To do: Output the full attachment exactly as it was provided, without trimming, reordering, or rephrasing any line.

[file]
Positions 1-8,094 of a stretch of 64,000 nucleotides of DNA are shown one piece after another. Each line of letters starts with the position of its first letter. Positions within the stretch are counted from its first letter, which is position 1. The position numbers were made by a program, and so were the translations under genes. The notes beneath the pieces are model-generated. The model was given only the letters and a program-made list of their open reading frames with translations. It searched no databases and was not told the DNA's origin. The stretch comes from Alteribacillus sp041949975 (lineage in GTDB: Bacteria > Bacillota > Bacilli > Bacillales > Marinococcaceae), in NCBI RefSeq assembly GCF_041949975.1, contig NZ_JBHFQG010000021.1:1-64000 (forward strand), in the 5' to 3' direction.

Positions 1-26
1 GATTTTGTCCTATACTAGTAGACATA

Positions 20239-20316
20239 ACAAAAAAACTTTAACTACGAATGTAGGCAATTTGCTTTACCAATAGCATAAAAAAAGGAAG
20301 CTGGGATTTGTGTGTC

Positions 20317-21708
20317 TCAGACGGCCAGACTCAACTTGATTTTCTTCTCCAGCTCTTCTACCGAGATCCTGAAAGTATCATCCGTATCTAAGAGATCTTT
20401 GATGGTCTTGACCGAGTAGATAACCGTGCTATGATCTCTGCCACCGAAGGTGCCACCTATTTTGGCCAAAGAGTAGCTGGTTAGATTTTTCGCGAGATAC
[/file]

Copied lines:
Positions 1-8,094 of a stretch of 64,000 nucleotides of DNA are shown one piece after another. Each line of letters starts with the position of its first letter. Positions within the stretch are counted from its first letter, which is position 1. The position numbers were made by a program, and so were the translations under genes. The notes beneath the pieces are model-generated. The model was given only the letters and a program-made list of their open reading frames with translations. It searched no databases and was not told the DNA's origin. The stretch comes from Alteribacillus sp041949975 (lineage in GTDB: Bacteria > Bacillota > Bacilli > Bacillales > Marinococcaceae), in NCBI RefSeq assembly GCF_041949975.1, contig NZ_JBHFQG010000021.1:1-64000 (forward strand), in the 5' to 3' direction.

Positions 1-26
1 GATTTTGTCCTATACTAGTAGACATA

Positions 20239-20316
20239 ACAAAAAAACTTTAACTACGAATGTAGGCAATTTGCTTTACCAATAGCATAAAAAAAGGAAG
20301 CTGGGATTTGTGTGTC

Positions 20317-21708
20317 TCAGACGGCCAGACTCAACTTGATTTTCTTCTCCAGCTCTTCTACCGAGATCCTGAAAGTATCATCCGTATCTAAGAGATCTTT
20401 GATGGTCTTGACCGAGTAGATAACCGTGCTATGATCTCTGCCACCGAAGGTGCCACCTATTTTGGCCAAAGAGTAGCTGGTTAGATTTTTCGCGAGATAC